Start your grocery list! Congrats! You made it through the worst part of meal planning - the 15-30 minutes needed to make the list of meals.

Tips for Meal Planning

Now is not the time to win awards. I've seen this posted about everything, from personal growth to schooling at home. The same goes for meal planning. Even if you're making pasta three nights a week, the goal right now is to stay sane and get everyone fed, not win awards for the diversity of your meals. Throw in some extra comfort meals!

Have a standard schedule. Completely over it? Make every Tuesday Taco Night. Every Friday is Pizza Night. Every Wednesday is Pasta Night.

If planning for kids, think about how to deconstruct meals. I make meals that my husband and I want to eat. If I know the kids won't like it due to spice level, "squishiness", or whatever other odd rule is in place that day, I try to have a deconstructed version of the meal ready to go. For example, on stir fry night, I will give them plates of raw veg and plain rice, along with the cooked protein from the stir fry. But make sure to adhere to the rule above! If all else fails, they'll be happy with a PB&J.

You may need to make a second trip for fruit and vegetables. Try and stock up on all the non-perishables and dairy for the week in your first trip, but know that it may be easier to do a second, quick grocery run for fruits and vegetables later in the week. It's really hard for my family to keep enough fruit on hand without it going bad after 4-5 days. I did purchase a couple Rubbermaid FreshWorks containers for lettuce and berries, and have found that they give us an extra 2-3 days on berries, and an extra week on lettuce.

Think about subscribing to meal delivery services. This falls under the category of personal comfort level as far as getting fresh food delivered to your home. We don't currently subscribe to any services, mostly to save money, but they can be a lifesaver for families struggling to work from home while doing childcare. I've heard really good information coming out of Hello Fresh, and they would be first on our list of places to try.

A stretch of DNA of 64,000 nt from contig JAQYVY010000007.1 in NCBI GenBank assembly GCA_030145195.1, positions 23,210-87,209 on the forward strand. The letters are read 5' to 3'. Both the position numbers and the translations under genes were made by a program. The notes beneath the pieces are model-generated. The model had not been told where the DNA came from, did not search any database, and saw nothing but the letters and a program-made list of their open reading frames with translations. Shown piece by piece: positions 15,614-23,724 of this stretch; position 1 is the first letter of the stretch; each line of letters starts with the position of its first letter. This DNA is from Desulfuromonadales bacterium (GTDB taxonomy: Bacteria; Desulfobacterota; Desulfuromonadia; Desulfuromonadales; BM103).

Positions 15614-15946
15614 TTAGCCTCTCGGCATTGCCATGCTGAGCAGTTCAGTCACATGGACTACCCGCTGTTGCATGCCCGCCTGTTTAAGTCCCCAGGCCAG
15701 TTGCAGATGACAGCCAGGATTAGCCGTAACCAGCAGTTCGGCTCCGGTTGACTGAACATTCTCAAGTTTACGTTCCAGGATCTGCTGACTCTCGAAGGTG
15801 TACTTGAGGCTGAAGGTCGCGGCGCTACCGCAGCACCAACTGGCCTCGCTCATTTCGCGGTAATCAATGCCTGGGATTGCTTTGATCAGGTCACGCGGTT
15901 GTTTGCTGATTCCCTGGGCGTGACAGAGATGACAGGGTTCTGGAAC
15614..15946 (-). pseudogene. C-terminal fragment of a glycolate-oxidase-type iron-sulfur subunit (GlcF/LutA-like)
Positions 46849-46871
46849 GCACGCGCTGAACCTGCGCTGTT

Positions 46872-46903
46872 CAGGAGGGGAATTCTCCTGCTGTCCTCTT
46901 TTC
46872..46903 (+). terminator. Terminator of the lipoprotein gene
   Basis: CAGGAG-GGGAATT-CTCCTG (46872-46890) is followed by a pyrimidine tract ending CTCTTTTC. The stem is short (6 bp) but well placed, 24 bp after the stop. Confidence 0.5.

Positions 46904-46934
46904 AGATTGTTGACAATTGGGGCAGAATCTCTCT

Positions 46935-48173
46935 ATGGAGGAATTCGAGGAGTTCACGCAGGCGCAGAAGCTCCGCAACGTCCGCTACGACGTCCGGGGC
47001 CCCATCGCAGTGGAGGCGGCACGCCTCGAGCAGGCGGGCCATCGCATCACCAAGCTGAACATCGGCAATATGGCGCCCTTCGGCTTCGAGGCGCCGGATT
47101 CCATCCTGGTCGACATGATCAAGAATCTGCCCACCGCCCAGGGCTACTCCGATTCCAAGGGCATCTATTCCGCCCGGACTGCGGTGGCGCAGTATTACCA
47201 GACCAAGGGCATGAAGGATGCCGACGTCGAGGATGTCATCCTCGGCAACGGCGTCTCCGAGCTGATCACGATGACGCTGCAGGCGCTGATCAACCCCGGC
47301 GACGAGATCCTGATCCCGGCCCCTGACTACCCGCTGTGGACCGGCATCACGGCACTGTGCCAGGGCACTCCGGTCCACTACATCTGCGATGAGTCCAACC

Swap as needed. It was a long, crappy, emotional day? Maybe move take out night to tonight, and try a homecooked meal when you have more energy.


These are some of my favorite sources for meals.

Smitten Kitchen. Smitten Kitchen is where I found our One True Pizza Dough and the World's Easiest Pasta Sauce.

Mel's Kitchen Cafe. The Swedish Meatballs are on weekly rotation here, and the Best Recipe Archives are always a hit. She has a ton of InstaPot and slow cooker recipes too.

Cook's Illustrated and America's Test Kitchen. While I don't subscribe to the website, I've gotten an incredible amount of use out of their cookbooks and magazines. Pro tip: find the cookbook you want on Amazon, but look for the used version. The kids version of the ATK website is currently free!!

I'm not affiliated with any of the businesses or sites linked in this post. I genuinely enjoy their content!

Hopefully this was helpful! If you have any questions, feel free to use the comment section or drop me a message through my contact page. I'm not sure what else I'll be including in this series, but I do know that it feels good to be putting practical information out in the world.